Digestion is the act of breaking down food from the beginning of your gastrointestinal (GI) tract, in your mouth, to the end, as a healthy bowel movement. When your digestive system functions properly, beneficial nutrients like vitamins, minerals, fiber and antioxidants from wholesome foods are absorbed into your blood to provide strength to fight against infections. Proper digestion requires an adequate amount of functional digestive enzymes to help breakdown large food particles into their smaller substrates. The lack of proper digestion can result in life-threatening ailments including diabetes, hypertension, infections, cancer, arthritis, gall bladder disease, chronic headaches, Crohn’s disease, depression, psychotic behavior and more. One of the greatest challenges is recognizing the signs of poor digestion that your body is creating to communicate with you such as gas, bloating, or discomfort, and treating the underlying problem (poor diet and lifestyle), not just the symptoms.

Digestive Enzymes

There are four main types of digestive enzymes:

  • protease for protein
  • lipase for lipids (fat)
  • disaccharidase for simple carbohydrates (sugar)
  • amylase for complex carbohydrates (starch).

All enzymes work on specific substances only (i.e. protease is used to break down proteins, but never carbohydrate). There are also even more specific enzymes for the smaller food particles (amino acids, monosaccharides like glucose or fructose, etc.), but I’ll spare the details for the sake of getting the key points across.

Enzyme Environment

Different enzymes require particular environmental needs to function properly. One enzyme may thrive in an acidic or warm environment, while another may become inactive given the same environment. To slow down fruits from ripening too fast, we refrigerate them because the enzyme function in certain fruits will accelerate at room temperature and become inhibited in colder temperatures. Optimal function of digestive enzymes are determined by:

  • pH level (acidity vs alkalinity)
  • temperature
  • moisture
  • substrate type

The key is to remember that your body should be balanced at a healthy level between alkalinity and acidity. If pH level is off, your body’s ability to transport and absorb nutrients is negatively affected. This is why maintaining a balanced pH of bodily fluids surrounding your cells as well as a normal body temperature are important for healthy digestion and overall health (this balance is called homeostasis). Regular consumption of high fat, high carbohydrate foods is an example of a habit that disturbs balance in the body.  While your body is incredibly powerful in that it can heal itself, your organs suffer terribly from prolonged stress due to a lifetime of poor eating habits because it thrives on nutrients from wholesome foods in order to maintain equilibrium.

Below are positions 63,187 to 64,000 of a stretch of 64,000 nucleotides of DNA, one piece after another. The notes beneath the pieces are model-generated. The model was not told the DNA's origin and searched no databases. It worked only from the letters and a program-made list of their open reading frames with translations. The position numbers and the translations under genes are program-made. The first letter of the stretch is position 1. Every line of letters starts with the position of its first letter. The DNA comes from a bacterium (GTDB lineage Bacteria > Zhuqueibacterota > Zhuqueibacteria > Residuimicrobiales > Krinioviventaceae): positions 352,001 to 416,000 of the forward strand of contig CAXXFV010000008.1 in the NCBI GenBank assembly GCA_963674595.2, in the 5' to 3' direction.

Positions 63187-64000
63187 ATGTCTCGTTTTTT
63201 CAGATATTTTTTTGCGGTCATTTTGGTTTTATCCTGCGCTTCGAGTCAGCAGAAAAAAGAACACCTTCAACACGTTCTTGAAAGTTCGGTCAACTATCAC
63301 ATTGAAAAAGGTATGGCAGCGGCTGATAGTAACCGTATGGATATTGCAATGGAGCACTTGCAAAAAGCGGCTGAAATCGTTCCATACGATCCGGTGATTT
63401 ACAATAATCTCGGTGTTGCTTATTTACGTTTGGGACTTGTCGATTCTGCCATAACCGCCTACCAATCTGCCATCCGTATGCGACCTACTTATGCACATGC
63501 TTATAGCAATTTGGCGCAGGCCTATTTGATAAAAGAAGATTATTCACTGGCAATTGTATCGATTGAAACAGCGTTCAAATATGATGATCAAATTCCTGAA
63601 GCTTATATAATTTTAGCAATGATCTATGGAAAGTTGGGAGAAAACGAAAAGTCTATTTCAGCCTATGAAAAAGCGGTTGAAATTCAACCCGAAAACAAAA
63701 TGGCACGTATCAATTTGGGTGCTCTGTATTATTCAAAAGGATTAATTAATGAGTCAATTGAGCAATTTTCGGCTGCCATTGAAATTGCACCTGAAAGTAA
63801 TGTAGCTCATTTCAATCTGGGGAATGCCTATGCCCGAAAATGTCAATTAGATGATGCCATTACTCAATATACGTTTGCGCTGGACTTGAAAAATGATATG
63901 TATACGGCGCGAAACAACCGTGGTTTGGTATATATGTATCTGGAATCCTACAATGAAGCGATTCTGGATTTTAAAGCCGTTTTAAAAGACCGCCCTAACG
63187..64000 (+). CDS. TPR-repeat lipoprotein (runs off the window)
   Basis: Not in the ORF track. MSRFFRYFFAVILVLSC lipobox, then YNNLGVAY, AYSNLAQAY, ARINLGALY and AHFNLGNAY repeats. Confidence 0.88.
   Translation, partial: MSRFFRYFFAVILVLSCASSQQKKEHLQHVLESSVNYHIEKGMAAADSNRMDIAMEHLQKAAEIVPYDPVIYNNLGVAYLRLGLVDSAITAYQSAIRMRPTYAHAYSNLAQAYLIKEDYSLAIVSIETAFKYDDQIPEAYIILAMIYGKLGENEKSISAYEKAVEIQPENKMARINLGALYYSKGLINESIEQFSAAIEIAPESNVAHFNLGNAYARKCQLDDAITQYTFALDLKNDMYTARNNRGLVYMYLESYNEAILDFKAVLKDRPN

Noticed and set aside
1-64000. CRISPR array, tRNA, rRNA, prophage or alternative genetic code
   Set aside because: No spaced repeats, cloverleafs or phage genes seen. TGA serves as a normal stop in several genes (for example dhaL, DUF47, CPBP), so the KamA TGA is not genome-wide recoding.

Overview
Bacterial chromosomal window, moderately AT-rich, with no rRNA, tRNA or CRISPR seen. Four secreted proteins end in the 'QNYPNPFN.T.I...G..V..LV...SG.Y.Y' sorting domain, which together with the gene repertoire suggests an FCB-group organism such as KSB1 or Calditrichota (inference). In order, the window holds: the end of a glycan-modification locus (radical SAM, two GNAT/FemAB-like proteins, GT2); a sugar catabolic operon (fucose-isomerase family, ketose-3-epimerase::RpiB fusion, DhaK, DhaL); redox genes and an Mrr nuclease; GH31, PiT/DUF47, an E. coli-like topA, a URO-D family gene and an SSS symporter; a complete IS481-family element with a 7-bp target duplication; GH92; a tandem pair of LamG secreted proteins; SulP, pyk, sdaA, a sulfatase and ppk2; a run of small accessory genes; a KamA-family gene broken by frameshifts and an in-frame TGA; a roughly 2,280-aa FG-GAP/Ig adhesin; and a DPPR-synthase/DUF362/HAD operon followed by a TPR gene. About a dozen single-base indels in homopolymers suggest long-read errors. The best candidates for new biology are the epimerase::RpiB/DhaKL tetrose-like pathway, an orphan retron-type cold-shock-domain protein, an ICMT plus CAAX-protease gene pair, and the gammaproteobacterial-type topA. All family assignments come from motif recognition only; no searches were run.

Eating a balanced meal of just enough protein, carbohydrate and fat provides the fuel our cells need to live, to work, to exercise, and to be healthy and happy. When we overeat, we put more food than there are digestive enzymes in our stomach. The food we overload our body  with doesn’t get fully digested or absorbed, but we gain weight and end up fat yet malnourished (lacking nutrients). All this toxic build up results in high blood sugar (diabetes), high blood pressure (hypertension), and high cholesterol that turns into hardening of the arteries after a lifetime of overeating, not exercising and other bad habits (coronary heart disease).


How is poor digestion related to your immune system? No one ever says “having too much gas can give you liver disease,” but no one pays attention to the science of how digestion affects our body as a whole either, while you’re enjoying your double-double and a side of fries with a shake.  Whether it’s excessive burping, the bloated feeling after you’ve ate too much or heartburn, it’s your body’s way of telling you it’s having trouble digesting your recent meal. Simply put, when overeat and don’t have have enough digestive enzymes to breakdown food in your gut, your body turns to your white blood cells (WBCs) to do the job. WBCs are your disease combats that help fight infection and protect you from bacteria and viruses. When you overeat, WBCs see partially digested food as foreign invaders and react the same way as they would in response to a infection. Your immune system becomes at risk with chronic overeating because your WBC soldiers aren’t at the frontline during a real attack as they’re too busy digesting small fries. Literally, in the form of fatty acids and fructose.

Enzymes Found in Food

Raw foods like uncooked vegetables and fruits contain an abundance of enzymes that aid in digestion as well. Food enzymes (specifically, amylase) are instantly activated when you chew food, which can contribute to the complete digestion of the food. Chewing food slowly heightens nutrient absorption as well as successful enzyme activation.

The next helpful post: how to acquire a taste for raw foods